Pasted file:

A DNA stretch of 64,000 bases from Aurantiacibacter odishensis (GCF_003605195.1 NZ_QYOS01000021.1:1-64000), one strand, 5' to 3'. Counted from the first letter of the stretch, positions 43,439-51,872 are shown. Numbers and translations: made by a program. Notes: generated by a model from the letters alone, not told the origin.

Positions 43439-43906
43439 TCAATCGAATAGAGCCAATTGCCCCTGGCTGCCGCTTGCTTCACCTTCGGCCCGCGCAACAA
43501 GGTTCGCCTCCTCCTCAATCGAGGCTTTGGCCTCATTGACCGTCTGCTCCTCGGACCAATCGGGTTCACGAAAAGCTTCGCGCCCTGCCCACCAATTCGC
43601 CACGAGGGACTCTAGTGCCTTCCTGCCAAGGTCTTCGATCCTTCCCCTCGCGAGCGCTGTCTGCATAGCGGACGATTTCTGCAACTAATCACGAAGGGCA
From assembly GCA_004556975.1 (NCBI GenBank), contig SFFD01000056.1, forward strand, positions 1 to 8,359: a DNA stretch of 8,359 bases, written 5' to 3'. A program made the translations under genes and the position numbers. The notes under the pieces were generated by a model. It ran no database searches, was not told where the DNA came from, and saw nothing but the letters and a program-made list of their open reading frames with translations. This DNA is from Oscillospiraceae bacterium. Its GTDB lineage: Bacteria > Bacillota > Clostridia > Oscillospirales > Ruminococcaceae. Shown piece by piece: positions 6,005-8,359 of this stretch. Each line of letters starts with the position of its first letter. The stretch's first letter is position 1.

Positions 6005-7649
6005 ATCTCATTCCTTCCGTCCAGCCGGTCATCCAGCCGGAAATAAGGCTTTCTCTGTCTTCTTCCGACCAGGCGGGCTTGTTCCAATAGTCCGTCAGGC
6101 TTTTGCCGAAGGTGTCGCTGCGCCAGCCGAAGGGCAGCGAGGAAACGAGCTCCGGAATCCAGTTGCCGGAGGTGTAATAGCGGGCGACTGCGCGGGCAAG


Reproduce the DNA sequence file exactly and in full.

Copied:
A DNA stretch of 64,000 bases from Aurantiacibacter odishensis (GCF_003605195.1 NZ_QYOS01000021.1:1-64000), one strand, 5' to 3'. Counted from the first letter of the stretch, positions 43,439-51,872 are shown. Numbers and translations: made by a program. Notes: generated by a model from the letters alone, not told the origin.

Positions 43439-43906
43439 TCAATCGAATAGAGCCAATTGCCCCTGGCTGCCGCTTGCTTCACCTTCGGCCCGCGCAACAA
43501 GGTTCGCCTCCTCCTCAATCGAGGCTTTGGCCTCATTGACCGTCTGCTCCTCGGACCAATCGGGTTCACGAAAAGCTTCGCGCCCTGCCCACCAATTCGC
43601 CACGAGGGACTCTAGTGCCTTCCTGCCAAGGTCTTCGATCCTTCCCCTCGCGAGCGCTGTCTGCATAGCGGACGATTTCTGCAACTAATCACGAAGGGCA
From assembly GCA_004556975.1 (NCBI GenBank), contig SFFD01000056.1, forward strand, positions 1 to 8,359: a DNA stretch of 8,359 bases, written 5' to 3'. A program made the translations under genes and the position numbers. The notes under the pieces were generated by a model. It ran no database searches, was not told where the DNA came from, and saw nothing but the letters and a program-made list of their open reading frames with translations. This DNA is from Oscillospiraceae bacterium. Its GTDB lineage: Bacteria > Bacillota > Clostridia > Oscillospirales > Ruminococcaceae. Shown piece by piece: positions 6,005-8,359 of this stretch. Each line of letters starts with the position of its first letter. The stretch's first letter is position 1.

Positions 6005-7649
6005 ATCTCATTCCTTCCGTCCAGCCGGTCATCCAGCCGGAAATAAGGCTTTCTCTGTCTTCTTCCGACCAGGCGGGCTTGTTCCAATAGTCCGTCAGGC
6101 TTTTGCCGAAGGTGTCGCTGCGCCAGCCGAAGGGCAGCGAGGAAACGAGCTCCGGAATCCAGTTGCCGGAGGTGTAATAGCGGGCGACTGCGCGGGCAAG